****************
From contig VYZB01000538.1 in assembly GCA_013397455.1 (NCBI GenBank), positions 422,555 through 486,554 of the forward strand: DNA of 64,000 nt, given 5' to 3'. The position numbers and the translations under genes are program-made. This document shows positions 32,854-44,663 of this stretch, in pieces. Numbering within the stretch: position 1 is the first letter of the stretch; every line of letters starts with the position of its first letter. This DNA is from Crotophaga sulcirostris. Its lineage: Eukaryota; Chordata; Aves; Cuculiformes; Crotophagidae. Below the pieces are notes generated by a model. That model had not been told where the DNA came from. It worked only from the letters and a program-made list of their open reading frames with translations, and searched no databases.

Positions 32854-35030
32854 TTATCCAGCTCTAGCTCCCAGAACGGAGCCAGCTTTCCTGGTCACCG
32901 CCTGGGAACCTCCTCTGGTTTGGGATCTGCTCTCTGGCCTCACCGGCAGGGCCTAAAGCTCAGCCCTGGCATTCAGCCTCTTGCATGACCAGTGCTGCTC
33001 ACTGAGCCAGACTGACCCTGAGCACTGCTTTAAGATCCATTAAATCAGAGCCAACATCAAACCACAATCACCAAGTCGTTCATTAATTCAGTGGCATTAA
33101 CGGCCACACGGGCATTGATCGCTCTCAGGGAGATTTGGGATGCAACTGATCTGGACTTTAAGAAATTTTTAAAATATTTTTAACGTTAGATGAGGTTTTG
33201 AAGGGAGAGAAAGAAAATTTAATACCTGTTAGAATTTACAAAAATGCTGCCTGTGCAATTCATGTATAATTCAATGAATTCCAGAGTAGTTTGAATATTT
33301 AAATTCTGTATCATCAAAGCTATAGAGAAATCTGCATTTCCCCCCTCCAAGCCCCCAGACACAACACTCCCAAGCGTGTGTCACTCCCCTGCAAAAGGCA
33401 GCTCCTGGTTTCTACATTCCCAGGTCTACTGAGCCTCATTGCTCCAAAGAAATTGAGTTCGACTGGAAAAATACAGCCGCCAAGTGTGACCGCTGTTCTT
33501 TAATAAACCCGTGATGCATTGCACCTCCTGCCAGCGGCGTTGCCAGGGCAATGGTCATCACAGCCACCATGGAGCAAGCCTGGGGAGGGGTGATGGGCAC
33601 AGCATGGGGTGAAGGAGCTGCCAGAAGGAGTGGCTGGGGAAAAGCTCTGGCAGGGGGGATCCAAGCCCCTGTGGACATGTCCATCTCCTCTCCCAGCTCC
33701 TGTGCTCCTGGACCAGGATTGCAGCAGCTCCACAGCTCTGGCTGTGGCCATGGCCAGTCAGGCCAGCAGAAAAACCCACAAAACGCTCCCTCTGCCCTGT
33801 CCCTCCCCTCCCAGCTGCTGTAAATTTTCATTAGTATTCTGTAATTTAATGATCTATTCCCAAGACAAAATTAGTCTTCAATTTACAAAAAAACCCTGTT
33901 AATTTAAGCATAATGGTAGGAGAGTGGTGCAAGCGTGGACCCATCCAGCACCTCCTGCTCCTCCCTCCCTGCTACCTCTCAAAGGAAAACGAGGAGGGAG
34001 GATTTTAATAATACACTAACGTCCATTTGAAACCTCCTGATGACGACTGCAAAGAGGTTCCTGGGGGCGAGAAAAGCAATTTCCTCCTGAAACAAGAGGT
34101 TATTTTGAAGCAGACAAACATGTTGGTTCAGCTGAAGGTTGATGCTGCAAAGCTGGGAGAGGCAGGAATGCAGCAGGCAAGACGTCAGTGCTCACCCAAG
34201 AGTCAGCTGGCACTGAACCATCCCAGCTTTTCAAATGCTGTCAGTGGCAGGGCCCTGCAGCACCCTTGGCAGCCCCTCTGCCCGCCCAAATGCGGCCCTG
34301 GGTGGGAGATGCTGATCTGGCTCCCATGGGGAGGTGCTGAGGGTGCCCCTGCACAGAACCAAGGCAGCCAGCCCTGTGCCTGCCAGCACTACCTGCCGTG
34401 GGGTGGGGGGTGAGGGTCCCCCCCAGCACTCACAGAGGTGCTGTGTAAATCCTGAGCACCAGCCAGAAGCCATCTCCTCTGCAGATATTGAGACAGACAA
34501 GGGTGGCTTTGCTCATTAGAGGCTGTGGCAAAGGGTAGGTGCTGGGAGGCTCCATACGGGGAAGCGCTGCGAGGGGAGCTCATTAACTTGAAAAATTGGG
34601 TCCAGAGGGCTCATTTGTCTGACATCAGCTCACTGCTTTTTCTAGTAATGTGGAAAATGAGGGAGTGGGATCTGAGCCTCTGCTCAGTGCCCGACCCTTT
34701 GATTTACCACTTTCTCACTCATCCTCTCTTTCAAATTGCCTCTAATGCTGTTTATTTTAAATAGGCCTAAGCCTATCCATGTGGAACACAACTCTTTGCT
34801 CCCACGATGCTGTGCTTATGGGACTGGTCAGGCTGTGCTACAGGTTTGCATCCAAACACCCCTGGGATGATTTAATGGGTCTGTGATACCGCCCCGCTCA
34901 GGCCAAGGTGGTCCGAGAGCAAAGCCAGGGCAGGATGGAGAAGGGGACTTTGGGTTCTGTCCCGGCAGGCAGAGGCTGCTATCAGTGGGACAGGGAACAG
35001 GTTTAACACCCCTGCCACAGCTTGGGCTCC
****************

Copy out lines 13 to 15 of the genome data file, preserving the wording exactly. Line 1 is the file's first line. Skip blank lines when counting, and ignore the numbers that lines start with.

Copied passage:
33801 CCCTCCCCTCCCAGCTGCTGTAAATTTTCATTAGTATTCTGTAATTTAATGATCTATTCCCAAGACAAAATTAGTCTTCAATTTACAAAAAAACCCTGTT
33901 AATTTAAGCATAATGGTAGGAGAGTGGTGCAAGCGTGGACCCATCCAGCACCTCCTGCTCCTCCCTCCCTGCTACCTCTCAAAGGAAAACGAGGAGGGAG
34001 GATTTTAATAATACACTAACGTCCATTTGAAACCTCCTGATGACGACTGCAAAGAGGTTCCTGGGGGCGAGAAAAGCAATTTCCTCCTGAAACAAGAGGT